Thursday, August 05, 2004

Refighting the Past


It started when Michelle Malkin touted her new book, In Defense of Internment: The Case for "Racial Profiling" in World War II and the War on Terror. Eric Muller, a guest-blogger at The Volokh Conspiracy, has begun scrutinizing Michelle's book. I'd say that he's less than enthusiastic about her defense of the relocation of Japanese-Americans during World War II and its implications for the way we might behave toward Muslims in this country. To my mind, the issue was framed best by Justices Black and Frankfurter in Korematsu v. United States (1944). Here's Justice Black writing for the U.S. Supreme Court:
To cast this case into outlines of racial prejudice, without reference to the real military dangers which were presented, merely confuses the issue. Korematsu was not excluded from the Military Area because of hostility to him or his race. He was excluded because we are at war with the Japanese Empire, because the properly constituted military authorities feared an invasion of our West Coast and felt constrained to take proper security measures, because they decided that the military urgency of the situation demanded that all citizens of Japanese ancestry be segregated from the West Coast temporarily, and finally, because Congress, reposing its confidence in this time of war in our military leaders -- as inevitably it must -- determined that they should have the power to do just this. There was evidence of disloyalty on the part of some, the military authorities considered that the need for action was great, and time was short. We cannot -- by availing ourselves of the calm perspective of hindsight -- now say that at that time these actions were unjustified.
Justice Frankfurter's concurring opinion says, in part:
The provisions of the Constitution which confer on the Congress and the President powers to enable this country to wage war are as much part of the Constitution as provisions looking to a nation at peace. And we have had recent occasion to quote approvingly the statement of former Chief Justice Hughes that the war power of the Government is "the power to wage war successfully."...Therefore, the validity of action under the war power must be judged wholly in the context of war. That action is not to be stigmatized as lawless because like action in times of peace would be lawless.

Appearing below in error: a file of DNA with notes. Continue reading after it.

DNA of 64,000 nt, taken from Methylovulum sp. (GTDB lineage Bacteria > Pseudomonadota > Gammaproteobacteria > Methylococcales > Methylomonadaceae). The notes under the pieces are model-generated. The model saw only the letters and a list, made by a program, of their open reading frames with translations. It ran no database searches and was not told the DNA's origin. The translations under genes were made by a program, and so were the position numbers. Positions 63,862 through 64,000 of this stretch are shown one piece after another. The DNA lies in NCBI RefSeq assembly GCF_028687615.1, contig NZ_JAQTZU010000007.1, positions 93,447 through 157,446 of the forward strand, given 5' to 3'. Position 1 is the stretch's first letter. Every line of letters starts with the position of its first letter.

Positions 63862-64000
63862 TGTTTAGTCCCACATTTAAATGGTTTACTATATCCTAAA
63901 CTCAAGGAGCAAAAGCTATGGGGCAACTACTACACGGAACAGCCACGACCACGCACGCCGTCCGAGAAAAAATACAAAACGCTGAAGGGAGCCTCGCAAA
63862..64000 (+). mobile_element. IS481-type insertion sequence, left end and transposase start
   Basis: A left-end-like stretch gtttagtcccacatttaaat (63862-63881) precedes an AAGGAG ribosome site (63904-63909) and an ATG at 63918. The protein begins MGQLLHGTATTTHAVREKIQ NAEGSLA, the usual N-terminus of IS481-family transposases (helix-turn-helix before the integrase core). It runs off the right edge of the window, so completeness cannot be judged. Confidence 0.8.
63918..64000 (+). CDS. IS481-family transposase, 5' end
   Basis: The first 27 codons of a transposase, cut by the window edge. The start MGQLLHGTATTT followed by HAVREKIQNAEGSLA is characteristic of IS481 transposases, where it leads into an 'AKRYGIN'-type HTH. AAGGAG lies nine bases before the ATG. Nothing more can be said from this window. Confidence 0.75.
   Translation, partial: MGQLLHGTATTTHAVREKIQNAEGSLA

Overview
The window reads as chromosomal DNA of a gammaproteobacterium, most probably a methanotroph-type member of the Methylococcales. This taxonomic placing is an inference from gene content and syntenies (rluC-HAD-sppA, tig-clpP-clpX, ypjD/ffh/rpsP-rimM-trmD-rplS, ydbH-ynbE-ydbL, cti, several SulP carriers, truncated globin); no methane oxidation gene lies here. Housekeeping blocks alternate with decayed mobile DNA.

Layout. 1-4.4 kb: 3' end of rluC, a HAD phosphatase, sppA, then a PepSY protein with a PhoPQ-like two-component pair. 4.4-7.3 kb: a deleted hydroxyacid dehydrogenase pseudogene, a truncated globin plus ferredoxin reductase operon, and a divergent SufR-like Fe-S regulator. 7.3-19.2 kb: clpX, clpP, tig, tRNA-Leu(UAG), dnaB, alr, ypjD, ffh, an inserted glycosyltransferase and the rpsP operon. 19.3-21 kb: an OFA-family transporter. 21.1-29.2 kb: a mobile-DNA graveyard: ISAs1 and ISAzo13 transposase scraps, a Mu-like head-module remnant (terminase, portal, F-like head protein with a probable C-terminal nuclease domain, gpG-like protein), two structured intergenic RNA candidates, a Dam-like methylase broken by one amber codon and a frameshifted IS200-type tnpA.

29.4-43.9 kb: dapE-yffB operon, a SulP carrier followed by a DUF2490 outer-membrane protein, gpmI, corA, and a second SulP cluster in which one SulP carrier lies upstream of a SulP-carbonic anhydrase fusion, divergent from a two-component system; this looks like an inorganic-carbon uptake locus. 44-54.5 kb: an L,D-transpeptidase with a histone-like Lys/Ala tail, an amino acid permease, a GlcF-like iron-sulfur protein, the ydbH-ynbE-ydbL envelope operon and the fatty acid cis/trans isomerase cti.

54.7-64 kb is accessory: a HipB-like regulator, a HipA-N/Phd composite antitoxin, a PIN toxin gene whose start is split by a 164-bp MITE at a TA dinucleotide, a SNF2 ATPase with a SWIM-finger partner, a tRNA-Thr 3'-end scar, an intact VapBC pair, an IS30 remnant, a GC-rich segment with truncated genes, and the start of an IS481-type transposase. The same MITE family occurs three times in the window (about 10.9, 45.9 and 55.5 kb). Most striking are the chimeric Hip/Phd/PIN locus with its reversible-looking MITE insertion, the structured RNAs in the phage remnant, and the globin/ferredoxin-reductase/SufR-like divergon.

That's good enough for me.

UPDATE 1 (10:54 PM, 08/04/04):
Eric Muller's latest post cites Greg Robinson, author of By Order of the President: FDR and the Internment of Japanese Americans, which Muller calls "the definitive scholarly account of the genesis of the Administration's decision to evict and detain all of the West Coast's Issei and Nisei." Robinson's work apparently undercuts Malkin's "argument...that intercepted and decrypted Japanese 'chatter' about recruit Japanese aliens ("Issei") and American citizens of Japanese ancestry ("Nisei") was 'the Roosevelt administration's solid rationale for evacuation.'" This is all peacetime hindsight of the sort rejected by Black and Frankfurter. You do what you have to do in wartime, based on the best information available at that time. Because erring on the side of caution -- or civil liberties -- can be fatal when thousands, tens of thousands, and millions of lives are at stake. Muller and company are refighting past wars. Malkin is trying to help us win the present one.

UPDATE 2 (10:35 AM, 08/05/04):
Now Eric Muller writes this: